Roger Schank introduces the conceptual dependency theory for natural language understanding utilised in AI systems. The model was developed at Stanford University, but many of Schank’s students at Yale realised its potential for their work. The model’s aimed to represent the knowledge gained from input. It has been used in many systems since its conception. 

Around the same time in 1970, William A. Woods introduces the ATN (augmented transition network) which represents the input. Moving away from phrase structural rules, the ATN would translate real-world information into data the computer would understand. This was applied to many of the technology of the time, including chatbots such as PARRY.

The 1980s:

Previously, systems which used NLP did so by following a set of hand-written rules. Developments from the era previous paved the way for NLP to develop. It was in the late 80s that machine learning was introduced that utilised algorithms to understand human input. Increases in computational power allow for such developments to be implemented in computers, governed by Moore’s Law. 

The 1990s:

Developers continue to build on the success of machine learning systems. They work to create models that increase the capabilities of computers and improve human-computer communication. IBM leads the way with research. 

The 2000s:

IBM created Watson in 2006. This AI software is designed to answer questions. It was so good that it goes on to win a contest of Jeopardy! against the best human players in 2011.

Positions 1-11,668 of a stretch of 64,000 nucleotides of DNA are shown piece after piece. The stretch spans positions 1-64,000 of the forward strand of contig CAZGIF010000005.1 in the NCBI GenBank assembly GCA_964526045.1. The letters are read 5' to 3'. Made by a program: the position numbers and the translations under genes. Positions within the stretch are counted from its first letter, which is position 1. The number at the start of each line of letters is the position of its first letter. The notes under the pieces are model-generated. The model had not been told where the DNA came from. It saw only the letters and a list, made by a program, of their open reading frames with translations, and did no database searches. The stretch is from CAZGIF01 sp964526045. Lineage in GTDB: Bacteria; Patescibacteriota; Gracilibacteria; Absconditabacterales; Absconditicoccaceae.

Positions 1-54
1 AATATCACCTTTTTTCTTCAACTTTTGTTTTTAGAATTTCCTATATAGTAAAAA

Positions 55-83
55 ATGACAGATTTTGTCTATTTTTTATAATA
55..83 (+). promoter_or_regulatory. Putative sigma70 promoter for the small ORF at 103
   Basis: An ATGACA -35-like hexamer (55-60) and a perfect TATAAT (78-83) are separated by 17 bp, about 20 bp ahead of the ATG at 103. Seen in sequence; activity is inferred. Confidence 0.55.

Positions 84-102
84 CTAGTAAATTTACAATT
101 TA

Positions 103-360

The 2010s:

Software supported by NLP integrates into systems used in homes such as Siri (2011) and Alexa (2014). The benefits of these technologies are realised by businesses who begin to adopt bots from 2017 onwards. 

2020 and beyond: 

More and more businesses will adopt bots into their operations. As the technology develops, many experts believe they will take on more customer-facing roles that take customers from discovery to purchase to aftercare. Natural language processing will continue to advance as programmers trial and test their developments to make communication with computers as effortless as human interactions. 

To learn more about the role of NLP in our chatbot solutions, get in touch with us today. We are more than happy to discuss how our bots can work within your business and the benefits you can realise from its integration. We have been in operation for more than fifteen years, helping small businesses just like yours.